Building harmony and trust into your team’s work culture is always a process. Every team and every company is different, and you might not work with management that sees value in workshops, off-sites, or personality tests.
But you don’t have to be a CEO or have a formal title of leadership to guide more trust and harmony into your team.
Two easy ways are simply to be consistently aware of what your colleagues are working on, and to be interested in what they aspire to be professionally and personally. Investing relationally with these two goals builds a culture of professional support without it being entirely based on achievements at work. Our lives aren’t just made of professional wins are they?
If you’ve been looking for ways to find genuine, supportive networking and mentorship opportunities, these might be it, right within your own team! You might not need to strain as much to diversify your network, but instead, deepen it. Here are a few ways to do just that:
It always comes back to this doesn’t it? Communication is the gateway to trust, and you have to start with yourself. Joy in camaraderie starts with being trustworthy, playing at the top of your game, and being genuinely ready to help your teammates do the same.
So what enables you to play at that prime level? StrengthsFinders, the Thinking Wavelength, Myers-Briggs, and the Enneagram can only tell you so much, but these personality tests can provide a blueprint understanding. What energizes or drains you and your teammates? There are usually some small practical fixes that can be implemented, from the times of day you schedule meetings to what you talk about while waiting for another pot of coffee to brew.
Evaluate your strengths and weaknesses. What’s continually difficult? Don’t just stay confined to what you think you can be good at. Is there someone on your team who seems like an expert at something you could use help on? Maybe it’s about systems, or choosing industry events to attend. Ask for a mini-orientation on how someone else organizes a database, manages relationships with vendors, or crushes their inbox!
Finding a mentor for your specific ambitions can sound daunting, but you’re probably already surrounded by “mini” mentors in your colleagues. We live in an exciting time in culture celebrating collaboration over competition. Learning is everywhere, and not just in supervisors or cold emails industry titans, but also in your peers, those you manage, and your interns right next to you!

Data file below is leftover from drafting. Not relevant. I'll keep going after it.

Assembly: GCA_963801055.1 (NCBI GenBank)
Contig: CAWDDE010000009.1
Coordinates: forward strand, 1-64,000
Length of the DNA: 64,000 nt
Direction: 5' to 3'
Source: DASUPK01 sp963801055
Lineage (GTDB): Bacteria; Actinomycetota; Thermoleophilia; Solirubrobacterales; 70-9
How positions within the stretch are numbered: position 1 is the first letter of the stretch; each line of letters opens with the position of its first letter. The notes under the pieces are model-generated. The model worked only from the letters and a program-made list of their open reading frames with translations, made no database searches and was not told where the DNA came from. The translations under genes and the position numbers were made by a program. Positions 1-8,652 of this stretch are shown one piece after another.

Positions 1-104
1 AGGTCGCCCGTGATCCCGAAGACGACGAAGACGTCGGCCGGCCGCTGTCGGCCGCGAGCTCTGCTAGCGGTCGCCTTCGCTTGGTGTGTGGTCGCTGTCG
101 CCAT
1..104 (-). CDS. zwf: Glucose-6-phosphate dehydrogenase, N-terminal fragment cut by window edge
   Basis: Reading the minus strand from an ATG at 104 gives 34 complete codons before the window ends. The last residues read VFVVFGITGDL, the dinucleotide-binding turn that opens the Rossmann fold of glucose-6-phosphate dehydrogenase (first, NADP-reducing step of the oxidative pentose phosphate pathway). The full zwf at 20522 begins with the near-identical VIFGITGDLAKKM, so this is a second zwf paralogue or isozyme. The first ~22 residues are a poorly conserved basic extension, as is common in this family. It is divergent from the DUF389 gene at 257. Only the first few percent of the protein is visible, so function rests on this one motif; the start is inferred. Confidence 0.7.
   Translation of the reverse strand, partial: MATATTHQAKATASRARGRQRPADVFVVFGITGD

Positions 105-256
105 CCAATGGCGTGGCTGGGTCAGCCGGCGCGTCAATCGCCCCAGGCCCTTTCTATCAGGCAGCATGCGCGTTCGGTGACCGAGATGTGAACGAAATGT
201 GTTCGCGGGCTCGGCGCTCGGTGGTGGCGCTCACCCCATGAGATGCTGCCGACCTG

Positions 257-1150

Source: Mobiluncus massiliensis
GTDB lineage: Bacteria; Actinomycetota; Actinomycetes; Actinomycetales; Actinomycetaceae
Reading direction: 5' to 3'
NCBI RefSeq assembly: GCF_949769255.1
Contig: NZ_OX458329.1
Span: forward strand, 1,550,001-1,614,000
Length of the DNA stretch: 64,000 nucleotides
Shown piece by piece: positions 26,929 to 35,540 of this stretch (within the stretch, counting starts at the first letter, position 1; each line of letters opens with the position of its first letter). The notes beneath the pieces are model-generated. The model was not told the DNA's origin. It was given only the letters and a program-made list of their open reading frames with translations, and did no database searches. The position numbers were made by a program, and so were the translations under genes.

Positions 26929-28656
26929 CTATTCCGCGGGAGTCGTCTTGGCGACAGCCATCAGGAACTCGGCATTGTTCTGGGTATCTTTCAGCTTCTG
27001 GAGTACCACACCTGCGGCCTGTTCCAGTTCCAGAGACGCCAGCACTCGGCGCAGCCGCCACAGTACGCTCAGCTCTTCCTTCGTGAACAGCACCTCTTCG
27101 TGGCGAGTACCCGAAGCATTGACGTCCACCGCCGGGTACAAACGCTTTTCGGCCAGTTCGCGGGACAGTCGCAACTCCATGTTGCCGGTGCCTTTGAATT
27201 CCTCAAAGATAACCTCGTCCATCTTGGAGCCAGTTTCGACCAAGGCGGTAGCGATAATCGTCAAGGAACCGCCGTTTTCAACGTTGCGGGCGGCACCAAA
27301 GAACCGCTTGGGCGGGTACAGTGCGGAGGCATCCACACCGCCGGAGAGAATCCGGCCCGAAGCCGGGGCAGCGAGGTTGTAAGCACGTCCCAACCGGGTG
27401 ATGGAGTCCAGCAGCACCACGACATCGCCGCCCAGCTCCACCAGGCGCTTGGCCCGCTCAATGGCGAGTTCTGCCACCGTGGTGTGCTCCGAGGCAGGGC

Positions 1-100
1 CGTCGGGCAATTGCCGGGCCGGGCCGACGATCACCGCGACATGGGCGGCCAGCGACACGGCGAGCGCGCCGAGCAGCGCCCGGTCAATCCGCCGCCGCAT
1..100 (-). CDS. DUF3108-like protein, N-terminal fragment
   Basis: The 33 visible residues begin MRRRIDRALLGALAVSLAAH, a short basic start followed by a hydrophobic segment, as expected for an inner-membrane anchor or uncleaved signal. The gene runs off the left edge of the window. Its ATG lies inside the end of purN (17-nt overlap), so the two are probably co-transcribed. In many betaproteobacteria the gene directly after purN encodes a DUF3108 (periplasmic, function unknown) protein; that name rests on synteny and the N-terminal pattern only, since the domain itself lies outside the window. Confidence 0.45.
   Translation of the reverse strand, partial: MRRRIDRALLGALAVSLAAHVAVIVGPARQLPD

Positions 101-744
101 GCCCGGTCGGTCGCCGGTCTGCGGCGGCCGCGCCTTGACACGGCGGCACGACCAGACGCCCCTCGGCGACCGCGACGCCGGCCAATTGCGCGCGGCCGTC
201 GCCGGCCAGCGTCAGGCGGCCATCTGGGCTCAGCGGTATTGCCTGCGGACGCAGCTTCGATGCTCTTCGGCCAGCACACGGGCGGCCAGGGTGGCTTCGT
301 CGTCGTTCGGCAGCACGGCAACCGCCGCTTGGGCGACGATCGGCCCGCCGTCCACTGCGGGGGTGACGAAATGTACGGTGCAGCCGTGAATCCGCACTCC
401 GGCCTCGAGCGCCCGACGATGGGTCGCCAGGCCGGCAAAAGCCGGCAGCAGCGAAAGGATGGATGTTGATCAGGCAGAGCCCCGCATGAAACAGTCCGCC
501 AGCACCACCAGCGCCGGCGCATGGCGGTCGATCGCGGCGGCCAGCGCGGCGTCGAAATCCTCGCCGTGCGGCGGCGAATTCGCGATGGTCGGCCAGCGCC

Respecting your colleagues’ knowledge, experience, and passion by calling on their expertise reminds us all we have much to learn but also much to teach!
Do your homework when it comes to your projects, but if you’re hitting a familiar rut in a project, asking someone else to weigh in and audit your process isn’t a sign of weakness. Instead, it shows how committed you are both to solving a problem and to committing to a team beyond just yourself.
Work-wise, our value lies in continuous learning, but no matter what, success is best enjoyed when shared. When you find it together, the shared pride of hitting a goal together is amazing momentum for the next hurdle you’ll face. Don’t forget to also assess if you’re taking ownership over too many tasks that should be delegated.
Take the Time
How do you build relationships? Consistency. It sounds simple, but we’re human, often changing, but always hopeful for meaningful connection with those around us.
A little bit of time for coffee with a new colleague or one you don’t know as well can open up that communication disconnect you might have between departments… or the delay you’re getting in feedback ;). Different specialties often speak different languages to accomplish their particular goals. Don’t get complacent about not knowing what’s up. And for your remote colleagues, really celebrate when you get to unite IRL.
It’s embarrassing how effective this can be, because it’s pretty easy. It simply makes the most impact when made a regular priority over time.
What projects are your colleagues working on that you’re not directly involved with? What’s a side project they’ve been trying to get off the ground outside of the 9 to 5?
Just being actively interested in your teammates can help give them the confidence and accountability to make their dream come to fruition.
It’s easy to become siloed into just your department or focus, and lose sight of a well-rounded understanding of what your organization is doing as a whole. When you branch out consistently to support and challenge your teammates, you say in practical ways that you believe in them, and that you can achieve more than you imagine together.
Photos by Summer Staeb